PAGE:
Paul McGrath has insisted that the Republic of Ireland’s players will thrive on the pressure they’ll be under in what is a very difficult European Championship group phase this summer.
The iconic former Irish international was speaking to Ryan Tubridy at what was his first Late Late Show appearance since the Gay Byrne era some 15 years ago.
“Trapatonni has done quite a good job,” said McGrath. “He has got us there at least, so we’re all happy. I thought that we might not get to the finals to be honest. But the more pressure you put on the Irish team, the more they push back. I’m hoping that will happen at the finals.”
In the interview, 52 year old Paul spoke movingly about his family background and how, at the age of five, he was sent “kicking and screaming” to an orphanage in Dun Laoghaire. But, it was there that his love for football grew.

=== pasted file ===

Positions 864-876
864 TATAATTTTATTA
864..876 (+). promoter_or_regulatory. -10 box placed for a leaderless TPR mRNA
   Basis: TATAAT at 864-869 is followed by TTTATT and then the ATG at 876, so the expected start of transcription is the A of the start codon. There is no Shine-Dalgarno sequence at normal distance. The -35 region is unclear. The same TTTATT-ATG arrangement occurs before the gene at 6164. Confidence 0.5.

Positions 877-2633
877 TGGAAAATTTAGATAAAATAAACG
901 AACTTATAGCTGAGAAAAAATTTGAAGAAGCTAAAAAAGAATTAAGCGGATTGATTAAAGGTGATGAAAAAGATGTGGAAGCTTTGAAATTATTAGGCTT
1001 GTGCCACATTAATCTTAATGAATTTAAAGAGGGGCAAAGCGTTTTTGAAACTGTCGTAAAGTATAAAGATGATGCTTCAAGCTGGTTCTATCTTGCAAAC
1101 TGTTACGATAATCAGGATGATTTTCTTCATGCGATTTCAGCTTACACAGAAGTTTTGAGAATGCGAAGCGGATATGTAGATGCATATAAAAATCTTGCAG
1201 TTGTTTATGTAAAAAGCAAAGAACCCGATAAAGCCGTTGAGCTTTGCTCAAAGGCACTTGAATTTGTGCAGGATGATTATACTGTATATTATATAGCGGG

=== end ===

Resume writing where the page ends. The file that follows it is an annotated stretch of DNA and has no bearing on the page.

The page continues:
“We built a pitch at the end of the orphanage,” he said. “For me it was Wembley, it was like a dream.”
But when the dream actually began to come true and he signed for Manchester United, Paul was affected terribly by nerves.
“Going to England was something I really didn’t want to do,” he said. “I didn’t want every week to have someone scrutinizing me. I was a nervous wreck, but I was excited. I had to give them [United] a go.”
Paul also talked about his alcoholism, saying that he found his first drink, at the age of 18, a liberating experience.
“I think it was a double Southern Comfort or something. It made me feel like I could dance with any woman I wanted to. I was God’s gift to women. Then I had a few more and a few more and it made me feel sick. The Dutch courage was what I drank for.”
Paul said that ex Ireland manager Jack Charlton was acutely aware of his star man”s drink problem.
“He had people sitting outside my door [so Paul wouldn’t go out]. I accepted it because I wanted to be in the team.”
Paul also revealed that he has been sober for 18 months. “There have been one or two bumps along the way,” he said, “but I’m in a much better place than I was.”
Good to know that Paul. Very good to know that in fact and thanks for the memories.